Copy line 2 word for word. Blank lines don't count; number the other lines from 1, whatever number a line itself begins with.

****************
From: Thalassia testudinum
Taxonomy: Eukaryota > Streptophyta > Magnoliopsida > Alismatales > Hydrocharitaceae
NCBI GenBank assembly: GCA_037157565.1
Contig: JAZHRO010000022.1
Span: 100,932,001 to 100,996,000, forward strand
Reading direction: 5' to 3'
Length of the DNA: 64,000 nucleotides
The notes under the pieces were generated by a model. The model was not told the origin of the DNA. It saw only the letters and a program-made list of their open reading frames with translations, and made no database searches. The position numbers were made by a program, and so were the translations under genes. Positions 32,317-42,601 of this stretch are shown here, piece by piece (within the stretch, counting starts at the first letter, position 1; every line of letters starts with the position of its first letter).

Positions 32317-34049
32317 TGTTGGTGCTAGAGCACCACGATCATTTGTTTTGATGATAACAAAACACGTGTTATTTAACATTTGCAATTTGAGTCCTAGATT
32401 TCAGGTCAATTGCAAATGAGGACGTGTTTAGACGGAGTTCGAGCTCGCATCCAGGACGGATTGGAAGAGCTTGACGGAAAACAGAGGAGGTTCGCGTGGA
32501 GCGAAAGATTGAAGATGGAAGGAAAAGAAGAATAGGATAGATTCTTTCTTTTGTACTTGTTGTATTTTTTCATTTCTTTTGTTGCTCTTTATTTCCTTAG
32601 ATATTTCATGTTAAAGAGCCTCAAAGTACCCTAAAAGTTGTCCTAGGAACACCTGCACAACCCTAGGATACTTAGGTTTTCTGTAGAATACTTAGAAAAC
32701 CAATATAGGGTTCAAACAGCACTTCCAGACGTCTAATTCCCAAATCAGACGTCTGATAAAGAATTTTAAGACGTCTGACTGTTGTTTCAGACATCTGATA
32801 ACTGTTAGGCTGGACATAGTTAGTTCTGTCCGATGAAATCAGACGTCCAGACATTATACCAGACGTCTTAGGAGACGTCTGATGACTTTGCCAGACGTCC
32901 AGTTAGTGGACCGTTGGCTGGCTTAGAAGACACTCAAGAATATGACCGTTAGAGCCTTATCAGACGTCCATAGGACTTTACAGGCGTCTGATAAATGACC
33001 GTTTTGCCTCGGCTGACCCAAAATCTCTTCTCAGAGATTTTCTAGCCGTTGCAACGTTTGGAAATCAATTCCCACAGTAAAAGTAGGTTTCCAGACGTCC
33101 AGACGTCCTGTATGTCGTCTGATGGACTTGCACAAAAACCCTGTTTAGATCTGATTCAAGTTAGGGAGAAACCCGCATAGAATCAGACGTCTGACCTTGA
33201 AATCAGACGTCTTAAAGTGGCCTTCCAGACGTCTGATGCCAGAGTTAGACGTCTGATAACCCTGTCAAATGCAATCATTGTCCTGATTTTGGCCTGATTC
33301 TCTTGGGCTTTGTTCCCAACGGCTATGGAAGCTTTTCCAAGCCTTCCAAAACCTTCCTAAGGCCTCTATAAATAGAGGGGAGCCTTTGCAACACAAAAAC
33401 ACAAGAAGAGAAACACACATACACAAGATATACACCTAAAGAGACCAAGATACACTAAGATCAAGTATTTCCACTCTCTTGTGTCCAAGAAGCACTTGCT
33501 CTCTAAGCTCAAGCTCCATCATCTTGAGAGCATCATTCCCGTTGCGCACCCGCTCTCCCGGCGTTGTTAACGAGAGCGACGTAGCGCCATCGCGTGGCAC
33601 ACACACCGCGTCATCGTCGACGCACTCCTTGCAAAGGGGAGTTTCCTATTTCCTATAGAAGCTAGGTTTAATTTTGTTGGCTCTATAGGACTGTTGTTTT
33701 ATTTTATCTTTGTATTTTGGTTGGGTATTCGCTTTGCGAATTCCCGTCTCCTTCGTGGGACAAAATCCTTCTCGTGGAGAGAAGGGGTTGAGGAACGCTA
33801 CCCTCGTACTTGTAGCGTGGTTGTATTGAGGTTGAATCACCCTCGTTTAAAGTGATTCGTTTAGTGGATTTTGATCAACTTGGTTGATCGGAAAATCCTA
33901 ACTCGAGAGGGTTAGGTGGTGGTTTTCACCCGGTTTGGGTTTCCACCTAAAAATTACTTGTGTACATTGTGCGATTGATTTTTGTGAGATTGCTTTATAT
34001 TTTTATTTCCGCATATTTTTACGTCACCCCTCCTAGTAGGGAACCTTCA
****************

Taxonomy: Eukaryota > Streptophyta > Magnoliopsida > Alismatales > Hydrocharitaceae